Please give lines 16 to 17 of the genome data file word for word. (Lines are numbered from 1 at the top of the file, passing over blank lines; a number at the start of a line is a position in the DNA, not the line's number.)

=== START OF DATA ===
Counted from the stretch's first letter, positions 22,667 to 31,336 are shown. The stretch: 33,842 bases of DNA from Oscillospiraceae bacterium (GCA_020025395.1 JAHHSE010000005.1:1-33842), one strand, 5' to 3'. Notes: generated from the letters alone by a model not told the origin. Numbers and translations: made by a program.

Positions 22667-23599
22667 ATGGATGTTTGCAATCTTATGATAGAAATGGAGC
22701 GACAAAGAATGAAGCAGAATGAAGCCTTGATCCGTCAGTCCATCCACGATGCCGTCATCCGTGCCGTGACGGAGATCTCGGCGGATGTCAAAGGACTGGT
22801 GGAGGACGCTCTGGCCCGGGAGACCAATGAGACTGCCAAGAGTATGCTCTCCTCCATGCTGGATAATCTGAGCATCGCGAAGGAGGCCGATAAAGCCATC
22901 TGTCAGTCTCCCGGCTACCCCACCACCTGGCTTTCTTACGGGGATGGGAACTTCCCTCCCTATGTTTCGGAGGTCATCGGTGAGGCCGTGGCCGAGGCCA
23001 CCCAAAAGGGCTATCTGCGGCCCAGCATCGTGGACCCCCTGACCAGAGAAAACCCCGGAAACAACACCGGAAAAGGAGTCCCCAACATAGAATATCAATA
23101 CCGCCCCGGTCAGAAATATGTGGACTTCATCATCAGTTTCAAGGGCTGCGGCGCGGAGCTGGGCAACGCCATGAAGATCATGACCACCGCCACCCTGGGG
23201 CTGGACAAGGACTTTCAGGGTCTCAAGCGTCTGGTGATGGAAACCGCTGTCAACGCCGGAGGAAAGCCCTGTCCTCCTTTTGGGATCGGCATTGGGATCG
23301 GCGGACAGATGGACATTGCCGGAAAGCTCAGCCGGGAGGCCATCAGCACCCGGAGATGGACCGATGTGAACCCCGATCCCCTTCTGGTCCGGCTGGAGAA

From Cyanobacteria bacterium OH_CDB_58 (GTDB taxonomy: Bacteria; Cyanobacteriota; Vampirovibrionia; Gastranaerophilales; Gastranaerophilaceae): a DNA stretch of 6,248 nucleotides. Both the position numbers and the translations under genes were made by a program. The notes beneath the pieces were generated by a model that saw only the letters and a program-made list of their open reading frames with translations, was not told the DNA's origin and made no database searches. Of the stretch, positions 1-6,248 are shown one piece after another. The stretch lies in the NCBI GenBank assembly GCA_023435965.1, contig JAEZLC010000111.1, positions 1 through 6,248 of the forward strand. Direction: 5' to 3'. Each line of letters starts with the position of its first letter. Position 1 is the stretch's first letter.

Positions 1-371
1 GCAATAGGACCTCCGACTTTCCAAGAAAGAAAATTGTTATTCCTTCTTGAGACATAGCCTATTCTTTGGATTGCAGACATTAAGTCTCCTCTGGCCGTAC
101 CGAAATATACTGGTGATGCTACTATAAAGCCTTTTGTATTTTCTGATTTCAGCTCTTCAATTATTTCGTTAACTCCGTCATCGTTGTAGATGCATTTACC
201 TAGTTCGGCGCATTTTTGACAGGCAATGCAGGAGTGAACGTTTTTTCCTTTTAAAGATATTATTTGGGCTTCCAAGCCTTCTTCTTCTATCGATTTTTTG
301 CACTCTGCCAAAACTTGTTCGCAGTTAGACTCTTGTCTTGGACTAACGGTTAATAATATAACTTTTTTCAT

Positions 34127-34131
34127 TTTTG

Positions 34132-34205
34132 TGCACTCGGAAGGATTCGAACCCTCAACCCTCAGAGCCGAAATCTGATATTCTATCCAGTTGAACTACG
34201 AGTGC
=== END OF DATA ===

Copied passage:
301 CACTCTGCCAAAACTTGTTCGCAGTTAGACTCTTGTCTTGGACTAACGGTTAATAATATAACTTTTTTCAT

Positions 34127-34131